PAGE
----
Skip to navigation | Skip to main content | Skip to footer
Search the Staffnet siteSearch StaffNet
Search type

Inclusive Winter Celebrations

It is coming to the time of year where we are starting to think about how we celebrate the various Winter or religious festivals.  Whilst for most this can be an extremely enjoyable time of year full of parties and celebrations, for colleagues with disabilities whether hidden or visible, health conditions or caring responsibilities it can feel a time when they are forgotten or not considered.  In many instances this is not deliberate but hopefully we can help you stop and think before you organise your celebrations.

1.      Location

When looking for a location for your winter celebration consider ways to make it more accessible.  This can affect people with both hidden and visible disabilities.  Would a wheelchair user be able to access the building?  Are there places for someone with mobility challenges to sit down?   Is there disabled parking either at or near the venue?  Could someone with hearing difficulties take part in conversations?  Whilst we know that you can’t always control the bars and restaurants that you may look at, there are plenty of accessible venues that you can choose from.  Example:  Some people with a hearing disability may find that it helps them to sit with their back against a wall.   

We recommend that you ask if anybody has any requirements, don't assume.  The best person to advise you is the person who has the disability. 

If you need help looking for accessible venues, you can use AccessAble

Some venues may not be LGBT+ friendly, it’s helpful to ask LGBT+ colleagues if they would feel comfortable attending an event at the venue you are looking at.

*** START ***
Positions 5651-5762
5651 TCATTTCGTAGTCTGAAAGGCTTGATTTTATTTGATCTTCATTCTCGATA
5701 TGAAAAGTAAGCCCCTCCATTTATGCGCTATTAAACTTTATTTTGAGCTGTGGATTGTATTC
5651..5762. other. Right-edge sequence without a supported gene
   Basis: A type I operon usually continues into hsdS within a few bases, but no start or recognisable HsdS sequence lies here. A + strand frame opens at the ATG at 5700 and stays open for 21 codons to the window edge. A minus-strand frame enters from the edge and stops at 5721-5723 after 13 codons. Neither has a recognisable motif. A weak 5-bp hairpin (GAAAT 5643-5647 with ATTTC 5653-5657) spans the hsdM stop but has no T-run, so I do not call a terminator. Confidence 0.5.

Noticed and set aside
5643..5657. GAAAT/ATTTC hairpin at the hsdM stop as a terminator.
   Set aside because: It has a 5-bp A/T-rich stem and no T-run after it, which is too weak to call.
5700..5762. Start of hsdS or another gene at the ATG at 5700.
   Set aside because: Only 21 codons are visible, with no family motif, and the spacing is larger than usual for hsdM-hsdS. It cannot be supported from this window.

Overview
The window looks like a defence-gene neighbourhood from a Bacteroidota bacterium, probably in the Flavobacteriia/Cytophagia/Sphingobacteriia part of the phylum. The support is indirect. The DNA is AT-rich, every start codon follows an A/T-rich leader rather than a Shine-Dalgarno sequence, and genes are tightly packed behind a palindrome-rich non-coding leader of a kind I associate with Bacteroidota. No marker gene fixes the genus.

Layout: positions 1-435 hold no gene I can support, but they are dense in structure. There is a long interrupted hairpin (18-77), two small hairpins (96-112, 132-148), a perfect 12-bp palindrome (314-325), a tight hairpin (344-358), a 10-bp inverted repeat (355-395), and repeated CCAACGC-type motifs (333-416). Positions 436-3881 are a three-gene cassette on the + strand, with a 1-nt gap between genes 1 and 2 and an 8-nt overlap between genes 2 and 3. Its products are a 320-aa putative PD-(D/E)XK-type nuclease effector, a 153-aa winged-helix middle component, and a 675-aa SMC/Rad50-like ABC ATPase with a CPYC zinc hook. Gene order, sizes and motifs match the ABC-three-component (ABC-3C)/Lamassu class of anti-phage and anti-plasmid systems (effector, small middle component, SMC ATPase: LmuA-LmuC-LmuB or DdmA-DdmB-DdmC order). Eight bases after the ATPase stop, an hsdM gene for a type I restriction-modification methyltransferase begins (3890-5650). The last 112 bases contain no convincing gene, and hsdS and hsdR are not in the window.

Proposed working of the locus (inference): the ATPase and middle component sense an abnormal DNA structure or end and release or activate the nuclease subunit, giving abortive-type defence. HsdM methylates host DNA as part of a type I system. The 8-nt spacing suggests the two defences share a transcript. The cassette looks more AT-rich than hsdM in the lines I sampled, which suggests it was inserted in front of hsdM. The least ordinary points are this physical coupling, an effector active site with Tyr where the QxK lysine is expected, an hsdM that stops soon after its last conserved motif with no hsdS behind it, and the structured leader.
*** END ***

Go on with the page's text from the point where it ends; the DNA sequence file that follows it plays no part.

2.      Invites

Ask your team what they want to do and where they want to go.  You won’t be able to please everyone but at least you will have an idea of what people do want and some considerations that you may not have thought of.  Don’t forget to include new starters, temporary staff and any staff that are working off site.

It should go without saying but don’t forget to invite your disabled colleagues or colleagues who are not celebrating any festivals in the winter period.  It’s possible, they may say ‘no’ but the actual act of being invited to an event can often mean just as much as actually going to the event and they may also be able to contribute to the choice of somewhere to celebrate.  

3.      Alcohol and Dietary Requirements

Whilst alcohol forms part of many celebrations there are people who prefer not to drink whether due to their religion, medication or just by choice.  Be considerate of other people’s choices and ensure that there are options for soft drinks.  This also supports anybody who needs to drive.  Also, take into consideration any dietary requirements whether for health or religion. 

4.      Alternatives

If some people feel that they can’t attend your celebration, why not consider a get together in the office during the last week before shutdown.  Encourage colleagues to bring in food or order in pizza and bring some soft drinks.  It’s a good excuse for your team to socialise without any of the pressure.

5.      Covid-19

Covid-19 has changed many people’s opinions about going out and socialising.  Many people with health conditions or disabilities or those with caring responsibilities are still minimising contact with others and are working from home.  If this is the case in your office why not organise an online social?  Be creative – if you have funds available what about sending each of your team a gift box of things to help the celebration along.  There are many companies who will do this at a reasonable price.

6.      Wellbeing

This time of year can also be difficult for some people.  Loneliness can be heightened when all around us are celebrating.  If you require support for your wellbeing please go to Staff wellbeing | StaffNet | The University of Manchester

7.      Colleagues of Faiths or No Faith

We’d like to put your mind at rest about the traditional Christian connotations of Christmas along with wishing people a ‘Merry Christmas’. As long as you are respectful and mindful of those who may have no faith or are of a different faith then of course you can give somebody your best wishes and most people will accept them in the way they were intended.